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The Marathas Part 19 The Saranjamdari System

Canberra, 8 August 2022 The great king Shivaji established a well-knit monarchy, within which the king doubled as the supreme military commander and the head of the civil administration. The Maratha military forces, amounting to a standing army of 200,000, were always led into battle by the king, minor skirmishes and battles being delegated to […]

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The Marathas Part 18 The March to Destruction: 50 Years of Chaos Section VIII: Balaji Rings the Death Knell: The Third Anglo-Maratha War

Canberra 4 August 2022 On the conclusion of the long drawn Second Anglo-Maratha War, Bajirao managed to maintain cordial relations with the English, who left him alone to pursue his personal interests. Bajirao revelled in the new freedom that he enjoyed, free from the restrictive control of Nana Phadnavis and the intrusive actions of powerful […]

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The Marathas Part 18 The March to Destruction: 50 Years of Chaos Section VII: The Second Anglo-Maratha War

Canberra, 29 July 2022 The new regime in Pune, propped up and controlled by Yashwantrao Holkar was inherently flimsy by nature. For all his military acumen, Holkar was no visionary and did not have a long-term prescience to follow—his governing decisions were always short-sighted and opportunistic. On the other hand, the challenges to the government […]

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The Marathas Part 18 The March to Destruction Section VI: Acceleration of Decay and Dissolution

Canberra 21 July 2022 Richard Wellesley (1st Marquees Wellesley, 2nd Earl of Mornington) was a member of the English East India Company’s Supreme Council in Calcutta from 1793 and was appointed the Governor–General in 1797, holding the post till 1805. When he took over, Nana Phadnavis in the last years of his life and in […]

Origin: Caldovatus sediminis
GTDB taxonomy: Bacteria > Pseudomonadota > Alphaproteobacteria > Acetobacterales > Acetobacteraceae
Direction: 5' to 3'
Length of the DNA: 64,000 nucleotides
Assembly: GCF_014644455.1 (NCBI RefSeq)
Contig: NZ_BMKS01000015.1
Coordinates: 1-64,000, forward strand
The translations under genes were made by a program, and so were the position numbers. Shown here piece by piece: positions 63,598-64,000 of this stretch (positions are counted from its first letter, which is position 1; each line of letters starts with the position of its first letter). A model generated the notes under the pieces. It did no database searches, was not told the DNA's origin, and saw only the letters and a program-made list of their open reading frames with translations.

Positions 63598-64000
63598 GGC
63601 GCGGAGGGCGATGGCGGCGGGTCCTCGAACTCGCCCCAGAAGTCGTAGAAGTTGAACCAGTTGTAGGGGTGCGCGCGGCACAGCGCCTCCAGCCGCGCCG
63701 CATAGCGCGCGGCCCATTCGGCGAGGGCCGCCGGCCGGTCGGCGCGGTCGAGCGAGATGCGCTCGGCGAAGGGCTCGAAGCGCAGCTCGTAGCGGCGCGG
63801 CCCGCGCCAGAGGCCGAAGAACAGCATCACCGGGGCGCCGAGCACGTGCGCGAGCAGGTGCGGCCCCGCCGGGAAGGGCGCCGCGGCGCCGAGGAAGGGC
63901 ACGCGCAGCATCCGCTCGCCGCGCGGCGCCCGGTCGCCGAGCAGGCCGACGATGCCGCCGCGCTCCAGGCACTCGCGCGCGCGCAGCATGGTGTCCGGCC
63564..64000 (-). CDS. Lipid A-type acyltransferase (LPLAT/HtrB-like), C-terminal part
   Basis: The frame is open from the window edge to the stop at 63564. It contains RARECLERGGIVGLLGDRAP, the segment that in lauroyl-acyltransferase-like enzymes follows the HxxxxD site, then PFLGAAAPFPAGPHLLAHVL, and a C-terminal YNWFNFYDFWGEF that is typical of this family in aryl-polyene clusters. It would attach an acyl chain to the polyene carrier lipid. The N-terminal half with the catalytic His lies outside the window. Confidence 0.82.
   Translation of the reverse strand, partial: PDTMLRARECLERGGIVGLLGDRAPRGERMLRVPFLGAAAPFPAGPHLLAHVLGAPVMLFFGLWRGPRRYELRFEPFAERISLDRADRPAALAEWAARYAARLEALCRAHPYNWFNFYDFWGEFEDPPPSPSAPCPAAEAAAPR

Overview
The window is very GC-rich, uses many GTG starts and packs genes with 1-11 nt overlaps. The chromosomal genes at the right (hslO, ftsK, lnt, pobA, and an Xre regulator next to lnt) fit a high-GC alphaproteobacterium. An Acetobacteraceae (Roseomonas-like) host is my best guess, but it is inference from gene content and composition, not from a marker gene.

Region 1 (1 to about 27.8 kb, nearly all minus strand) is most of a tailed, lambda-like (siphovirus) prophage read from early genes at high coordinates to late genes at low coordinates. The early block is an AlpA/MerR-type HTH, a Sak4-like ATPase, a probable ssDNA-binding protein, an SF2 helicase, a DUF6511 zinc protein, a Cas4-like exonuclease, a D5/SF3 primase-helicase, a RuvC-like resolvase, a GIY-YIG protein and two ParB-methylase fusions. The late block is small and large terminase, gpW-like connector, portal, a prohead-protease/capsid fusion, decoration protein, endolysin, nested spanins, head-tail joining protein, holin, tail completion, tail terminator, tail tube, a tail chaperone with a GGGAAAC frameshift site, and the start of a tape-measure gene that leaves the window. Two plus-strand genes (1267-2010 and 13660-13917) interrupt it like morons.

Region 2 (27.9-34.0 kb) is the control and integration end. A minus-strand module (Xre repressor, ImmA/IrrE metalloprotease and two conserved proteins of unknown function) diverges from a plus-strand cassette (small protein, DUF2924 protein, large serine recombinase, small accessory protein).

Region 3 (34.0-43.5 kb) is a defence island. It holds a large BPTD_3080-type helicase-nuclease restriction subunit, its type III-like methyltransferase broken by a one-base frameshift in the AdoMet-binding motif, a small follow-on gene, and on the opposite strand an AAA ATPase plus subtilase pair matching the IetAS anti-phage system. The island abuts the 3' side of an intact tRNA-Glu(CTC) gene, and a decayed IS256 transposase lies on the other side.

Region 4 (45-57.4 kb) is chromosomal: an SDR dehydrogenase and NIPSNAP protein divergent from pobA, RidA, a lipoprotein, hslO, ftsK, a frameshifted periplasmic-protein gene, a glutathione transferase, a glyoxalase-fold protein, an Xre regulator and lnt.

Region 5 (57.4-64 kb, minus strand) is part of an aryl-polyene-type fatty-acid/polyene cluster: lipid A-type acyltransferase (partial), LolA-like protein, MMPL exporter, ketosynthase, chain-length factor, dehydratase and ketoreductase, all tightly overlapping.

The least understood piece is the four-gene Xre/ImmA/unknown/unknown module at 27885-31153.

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The Marathas Part 18 The March to Destruction: 50 Years of Chaos Section V: Every Man for Himself

Canberra, 15 July 2022 Although Raghunath Rao had died in December 1783, his legacy of creating disunity, chaos and turmoil lived on through the actions of his wife and three sons. There is no doubt that he had brought enormous misfortune on his country by his single-minded pursuit of his personal ambition, pushed to the […]

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The Marathas Part 18 The March to Destruction Section IV: Debilitating Disunity

Canberra, 10 July 2022 The Treaty of Salbai, although favourable to the Marathas overall, it also provided increasing power to the major leaders within the Maratha polity. Of these, the Scindia clan benefitted the most and they became a semi-autonomous royal house in their own right. Scindia in North India From the time of the […]

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The Marathas Part 18 The March to Destruction: 50 Years of Chaos Section III Dealing with Tipu: Turmoil and Wars

Canberra, 5 July 2022 [Note: The narrative in this chapter only deals with Tipu’s interaction with the Maratha Empire and to some extent with the repercussions of some of his actions elsewhere on the Maratha polity. A detailed analysis of the father-son team of Haidar Ali–Tipu on their takeover of the Kingdom of Mysore and […]

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The Marathas Part 18 The March to Destruction: 50 Years of Chaos Section II Renewed English Wars

Canberra, 2 July 2022 In Calcutta, leading the Supreme Council, Warren Hastings had been newly titled as the ‘Governor-General’. He was single-mindedly determined to wipe out what he termed as the ‘disgrace of Wadegaon’. He placed Colonel Goddard as the supreme commander of all forces in Bombay, giving him explicit instructions to restore the credibility […]

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The Marathas Part 18 The March to Destruction: 50 Years of Chaos Section I: Early English Invasions

Canberra, 23 June 2022 Moroba Phadnavis who was the prime plotter in the repeated attempts to capture the infant Peshwa, his mother and the senior ministers of the Federation had not been chastened and remained at large to further pursue his nefarious activities, brought on by his intense jealousy of his cousin Nana Phadnavis, the […]

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The Marathas Part 17 The Supreme Council of Calcutta: English Interlude

Canberra, 23 June 2022 In April 1774, when he started his retreat from his march towards Pune, Raghunath Rao entered into negotiations with the English East India Company through their Bombay Government. The English, still basking in the glow of the resounding victory Robert Clive had achieved in Bengal, readily grasped at the overtures although […]

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